25 Macedonians held after clashes in name protest

A demonstrator holds a banner reading 'Macedonia' in front of the parliament building in Skopje on June 13, 2018 during a protest against the new name of the country. (AFP)
Updated 18 June 2018
0

25 Macedonians held after clashes in name protest

SKOPJE: Macedonian authorities say seven policemen have been injured and 25 protesters detained during overnight clashes in the capital of Skopje, as demonstrators opposed to the name deal with Greece tried to push their way into Parliament.
The Interior Ministry said police used tear gas to stop the demonstrators, who were throwing stones and firecrackers.  A few thousand people took part in the demonstration.
The clashes came after the foreign ministers of Greece and Macedonia signed a preliminary deal that would see Macedonia being renamed “North Macedonia,” during a meeting Sunday on the two countries’ border.


Taiwan says it won’t bow to pressure amid China tension

Updated 17 January 2019
0

Taiwan says it won’t bow to pressure amid China tension

  • Beijing has stepped up pressure on Taiwan since President Tsai Ing-wen took office in 2016
  • New pressure tactics included rising Chinese scrutiny over how companies from airlines to retailers refer to Taiwan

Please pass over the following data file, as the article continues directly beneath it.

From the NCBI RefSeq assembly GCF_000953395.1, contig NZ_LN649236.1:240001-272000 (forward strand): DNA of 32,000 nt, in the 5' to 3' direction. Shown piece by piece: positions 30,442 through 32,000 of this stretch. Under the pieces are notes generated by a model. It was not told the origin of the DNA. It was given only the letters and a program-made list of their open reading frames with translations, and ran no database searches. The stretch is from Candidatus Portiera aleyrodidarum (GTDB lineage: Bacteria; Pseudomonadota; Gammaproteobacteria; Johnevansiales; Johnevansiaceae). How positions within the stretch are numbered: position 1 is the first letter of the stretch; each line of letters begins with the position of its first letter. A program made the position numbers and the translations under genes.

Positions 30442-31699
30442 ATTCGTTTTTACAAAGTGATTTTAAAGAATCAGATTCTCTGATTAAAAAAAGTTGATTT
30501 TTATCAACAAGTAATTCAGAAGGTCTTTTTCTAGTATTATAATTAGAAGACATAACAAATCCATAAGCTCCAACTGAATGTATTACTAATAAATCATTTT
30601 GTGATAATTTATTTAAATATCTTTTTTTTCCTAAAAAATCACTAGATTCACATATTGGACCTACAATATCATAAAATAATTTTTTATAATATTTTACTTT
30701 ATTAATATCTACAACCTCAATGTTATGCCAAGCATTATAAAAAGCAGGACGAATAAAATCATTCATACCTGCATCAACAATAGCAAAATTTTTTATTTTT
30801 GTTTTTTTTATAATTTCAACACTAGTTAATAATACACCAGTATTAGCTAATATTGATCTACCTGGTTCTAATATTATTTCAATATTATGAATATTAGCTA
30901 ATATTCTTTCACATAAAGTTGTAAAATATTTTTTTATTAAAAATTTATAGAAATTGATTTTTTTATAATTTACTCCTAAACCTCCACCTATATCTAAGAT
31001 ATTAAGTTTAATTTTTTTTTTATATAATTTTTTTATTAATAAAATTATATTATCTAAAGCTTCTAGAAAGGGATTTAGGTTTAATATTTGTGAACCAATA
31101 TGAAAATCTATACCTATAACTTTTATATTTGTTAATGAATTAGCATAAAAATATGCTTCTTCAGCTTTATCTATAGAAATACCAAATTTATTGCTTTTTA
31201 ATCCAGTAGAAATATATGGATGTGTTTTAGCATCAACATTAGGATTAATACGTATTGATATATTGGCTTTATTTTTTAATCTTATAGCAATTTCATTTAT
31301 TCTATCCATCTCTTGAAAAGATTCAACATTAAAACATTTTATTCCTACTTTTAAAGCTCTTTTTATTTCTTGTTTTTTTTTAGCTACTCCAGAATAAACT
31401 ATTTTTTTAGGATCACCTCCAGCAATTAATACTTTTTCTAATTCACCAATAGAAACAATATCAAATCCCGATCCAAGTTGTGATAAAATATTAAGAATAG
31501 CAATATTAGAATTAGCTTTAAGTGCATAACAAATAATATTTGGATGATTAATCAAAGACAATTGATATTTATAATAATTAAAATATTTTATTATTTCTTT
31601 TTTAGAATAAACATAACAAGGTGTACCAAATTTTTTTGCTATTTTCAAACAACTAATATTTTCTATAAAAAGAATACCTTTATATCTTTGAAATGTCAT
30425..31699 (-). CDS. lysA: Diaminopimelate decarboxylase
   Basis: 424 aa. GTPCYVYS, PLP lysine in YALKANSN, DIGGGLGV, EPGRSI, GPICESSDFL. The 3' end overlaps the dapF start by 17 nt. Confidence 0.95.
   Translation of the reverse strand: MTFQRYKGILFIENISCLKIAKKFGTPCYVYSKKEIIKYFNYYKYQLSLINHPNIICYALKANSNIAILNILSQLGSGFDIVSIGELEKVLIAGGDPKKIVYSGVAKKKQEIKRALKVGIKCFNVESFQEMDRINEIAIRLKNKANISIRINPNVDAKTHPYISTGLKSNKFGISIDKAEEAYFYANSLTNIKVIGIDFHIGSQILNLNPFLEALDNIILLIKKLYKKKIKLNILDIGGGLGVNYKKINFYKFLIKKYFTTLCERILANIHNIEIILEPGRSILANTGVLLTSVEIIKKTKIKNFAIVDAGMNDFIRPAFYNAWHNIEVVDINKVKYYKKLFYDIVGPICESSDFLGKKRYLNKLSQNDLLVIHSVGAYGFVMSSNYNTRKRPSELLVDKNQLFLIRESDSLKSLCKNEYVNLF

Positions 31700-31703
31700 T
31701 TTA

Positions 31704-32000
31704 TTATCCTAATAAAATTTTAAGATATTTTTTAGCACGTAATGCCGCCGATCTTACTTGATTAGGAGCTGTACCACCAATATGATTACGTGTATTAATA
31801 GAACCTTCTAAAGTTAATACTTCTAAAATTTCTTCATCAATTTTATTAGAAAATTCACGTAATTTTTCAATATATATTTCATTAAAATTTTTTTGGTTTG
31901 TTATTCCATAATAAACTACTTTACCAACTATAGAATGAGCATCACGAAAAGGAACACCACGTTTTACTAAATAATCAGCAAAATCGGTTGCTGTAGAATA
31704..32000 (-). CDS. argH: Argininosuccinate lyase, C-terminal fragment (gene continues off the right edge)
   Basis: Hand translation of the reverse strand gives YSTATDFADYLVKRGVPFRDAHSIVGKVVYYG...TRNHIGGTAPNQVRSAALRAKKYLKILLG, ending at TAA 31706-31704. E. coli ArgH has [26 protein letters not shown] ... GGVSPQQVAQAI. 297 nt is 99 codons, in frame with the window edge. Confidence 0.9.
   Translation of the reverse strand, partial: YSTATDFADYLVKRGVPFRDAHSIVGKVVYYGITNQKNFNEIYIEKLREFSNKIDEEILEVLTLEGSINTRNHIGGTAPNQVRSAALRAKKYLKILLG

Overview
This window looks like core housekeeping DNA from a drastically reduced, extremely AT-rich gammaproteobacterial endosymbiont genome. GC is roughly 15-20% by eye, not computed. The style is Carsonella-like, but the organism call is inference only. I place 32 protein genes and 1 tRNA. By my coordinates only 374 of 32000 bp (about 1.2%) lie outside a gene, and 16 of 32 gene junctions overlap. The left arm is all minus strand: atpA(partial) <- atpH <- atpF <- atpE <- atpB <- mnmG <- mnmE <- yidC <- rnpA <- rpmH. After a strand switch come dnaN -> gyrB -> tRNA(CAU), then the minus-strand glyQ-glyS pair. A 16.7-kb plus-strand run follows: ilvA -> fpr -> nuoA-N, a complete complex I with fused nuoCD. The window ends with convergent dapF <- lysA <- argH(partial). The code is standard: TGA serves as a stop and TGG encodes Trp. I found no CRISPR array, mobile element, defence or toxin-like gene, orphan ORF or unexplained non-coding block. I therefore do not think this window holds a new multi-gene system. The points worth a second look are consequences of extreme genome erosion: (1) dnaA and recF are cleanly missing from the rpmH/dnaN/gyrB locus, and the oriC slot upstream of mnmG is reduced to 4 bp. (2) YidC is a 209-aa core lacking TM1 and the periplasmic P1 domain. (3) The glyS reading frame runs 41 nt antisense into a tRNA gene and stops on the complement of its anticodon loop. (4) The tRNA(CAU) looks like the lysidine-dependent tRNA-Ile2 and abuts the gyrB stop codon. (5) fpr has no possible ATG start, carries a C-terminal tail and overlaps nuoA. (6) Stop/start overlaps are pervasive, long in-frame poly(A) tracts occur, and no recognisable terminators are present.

TAIPEI: Taiwan will not bow to Chinese pressure and called for international support against Beijing’s “out-of-control actions,” a presidential spokesman said on Thursday, after Beijing urged companies to change the way they refer to the self-ruled island.
“As for China’s related out-of-control actions, we need to remind the international community to face this squarely and to unite efforts to reduce and contain these actions,” Alex Huang, the spokesman for President Tsai Ing-wen, told reporters in Taipei.
Companies including Apple and Amazon have “wrongly labelled” Taiwan and should take immediate actions to correct it, the state-run Legal Daily reported on Wednesday, citing a report released by Chinese government think tanks.
Beijing has stepped up pressure on Taiwan since Tsai, from the pro-independence ruling party, took office in 2016. That has included rising Chinese scrutiny over how companies from airlines, such as Air Canada, to retailers, such as Gap , refer to the democratic island in recent months.